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EPA to label Denver-area ozone problem as 'serious'

Gov. Jared Polis said in August that it was time to stop "sugar-coating" Colorado's air problems.

DENVER — The U.S. Environmental Protection Agency has announced that it will reclassify the Denver metro area from “moderate” to “serious” because of a continuing inability to reach safe ozone standards.

“EPA is taking this action based on monitoring data showing that ozone remains a challenge in Denver and northern Front Range communities,” said EPA regional administrator Gregory Sopkin on Monday, citing data collected between 2015 and 2017.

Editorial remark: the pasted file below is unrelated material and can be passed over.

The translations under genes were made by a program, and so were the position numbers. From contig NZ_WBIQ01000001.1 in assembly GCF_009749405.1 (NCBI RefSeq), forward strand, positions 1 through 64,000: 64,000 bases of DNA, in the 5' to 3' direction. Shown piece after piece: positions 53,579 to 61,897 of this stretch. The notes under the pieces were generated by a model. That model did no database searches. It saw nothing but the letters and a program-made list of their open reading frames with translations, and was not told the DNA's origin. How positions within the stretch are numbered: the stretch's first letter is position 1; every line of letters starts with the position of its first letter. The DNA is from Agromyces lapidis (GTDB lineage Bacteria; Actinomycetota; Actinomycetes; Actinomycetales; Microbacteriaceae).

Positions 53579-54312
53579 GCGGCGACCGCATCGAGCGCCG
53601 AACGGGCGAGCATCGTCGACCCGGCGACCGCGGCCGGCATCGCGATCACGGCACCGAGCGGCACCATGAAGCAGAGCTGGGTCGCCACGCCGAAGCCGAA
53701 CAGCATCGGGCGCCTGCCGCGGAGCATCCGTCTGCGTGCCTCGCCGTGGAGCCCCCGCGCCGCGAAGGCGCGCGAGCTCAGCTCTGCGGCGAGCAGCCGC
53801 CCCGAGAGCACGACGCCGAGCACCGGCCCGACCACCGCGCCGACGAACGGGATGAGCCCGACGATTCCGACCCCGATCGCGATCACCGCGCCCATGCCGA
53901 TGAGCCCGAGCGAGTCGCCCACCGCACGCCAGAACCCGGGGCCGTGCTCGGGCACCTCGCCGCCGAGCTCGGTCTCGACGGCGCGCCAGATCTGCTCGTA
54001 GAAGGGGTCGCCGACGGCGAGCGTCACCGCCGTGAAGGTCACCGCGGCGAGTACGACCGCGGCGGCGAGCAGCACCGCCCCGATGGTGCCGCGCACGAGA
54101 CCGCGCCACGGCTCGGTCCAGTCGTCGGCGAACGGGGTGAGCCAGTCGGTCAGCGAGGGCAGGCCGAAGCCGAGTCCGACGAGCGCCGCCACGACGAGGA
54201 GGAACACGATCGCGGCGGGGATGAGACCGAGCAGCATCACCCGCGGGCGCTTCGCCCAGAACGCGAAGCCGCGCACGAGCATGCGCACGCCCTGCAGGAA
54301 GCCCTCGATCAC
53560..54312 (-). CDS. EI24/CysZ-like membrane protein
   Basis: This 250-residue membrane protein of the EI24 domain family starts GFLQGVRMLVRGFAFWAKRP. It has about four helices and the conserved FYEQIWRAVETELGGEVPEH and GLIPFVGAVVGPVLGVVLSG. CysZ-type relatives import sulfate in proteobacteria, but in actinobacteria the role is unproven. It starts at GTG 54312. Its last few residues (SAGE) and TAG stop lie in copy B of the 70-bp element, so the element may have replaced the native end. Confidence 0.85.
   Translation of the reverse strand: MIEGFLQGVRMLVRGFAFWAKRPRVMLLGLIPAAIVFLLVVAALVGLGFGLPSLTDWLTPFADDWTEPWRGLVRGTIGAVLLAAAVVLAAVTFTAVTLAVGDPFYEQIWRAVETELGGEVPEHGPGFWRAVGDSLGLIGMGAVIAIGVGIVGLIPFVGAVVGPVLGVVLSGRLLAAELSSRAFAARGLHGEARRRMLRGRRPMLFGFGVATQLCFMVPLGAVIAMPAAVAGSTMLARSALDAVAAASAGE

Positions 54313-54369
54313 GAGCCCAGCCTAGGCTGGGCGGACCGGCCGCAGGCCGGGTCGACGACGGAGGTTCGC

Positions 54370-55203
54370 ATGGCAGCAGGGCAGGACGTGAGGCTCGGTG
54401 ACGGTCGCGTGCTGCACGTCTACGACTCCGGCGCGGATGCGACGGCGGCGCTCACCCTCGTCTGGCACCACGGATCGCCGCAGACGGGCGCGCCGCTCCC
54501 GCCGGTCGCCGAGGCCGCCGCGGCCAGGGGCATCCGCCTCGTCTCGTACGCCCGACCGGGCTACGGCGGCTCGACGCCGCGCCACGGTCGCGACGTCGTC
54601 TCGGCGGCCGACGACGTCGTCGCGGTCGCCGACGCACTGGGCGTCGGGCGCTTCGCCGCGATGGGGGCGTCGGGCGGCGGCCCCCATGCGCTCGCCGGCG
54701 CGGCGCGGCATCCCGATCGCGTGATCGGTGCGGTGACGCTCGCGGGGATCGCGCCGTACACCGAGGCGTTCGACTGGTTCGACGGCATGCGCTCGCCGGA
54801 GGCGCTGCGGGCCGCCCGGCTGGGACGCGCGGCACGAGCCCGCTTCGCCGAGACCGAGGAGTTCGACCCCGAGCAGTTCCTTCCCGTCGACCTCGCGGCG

Under the federal Clean Air Act, the state now has to revise its plan to mitigate ozone and implement additional controls. The executive director of the Colorado Department of Public Health and Environment, Jill Hunsaker Ryan, said that the department is “on it.”

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“We already adopted a zero-emission vehicle rule this year,” she said. “We are pursuing additional resources that will allow us to nearly double our capacity to inspect oil and gas production facilities."

Ryan added that starting today, the Colorado Air Quality Control Commission will begin its hearing on proposed rules under Senate Bill 181 that will reduce pollution and unnecessary leaks at oil and gas operations.

> Continue reading this story at Colorado Politics

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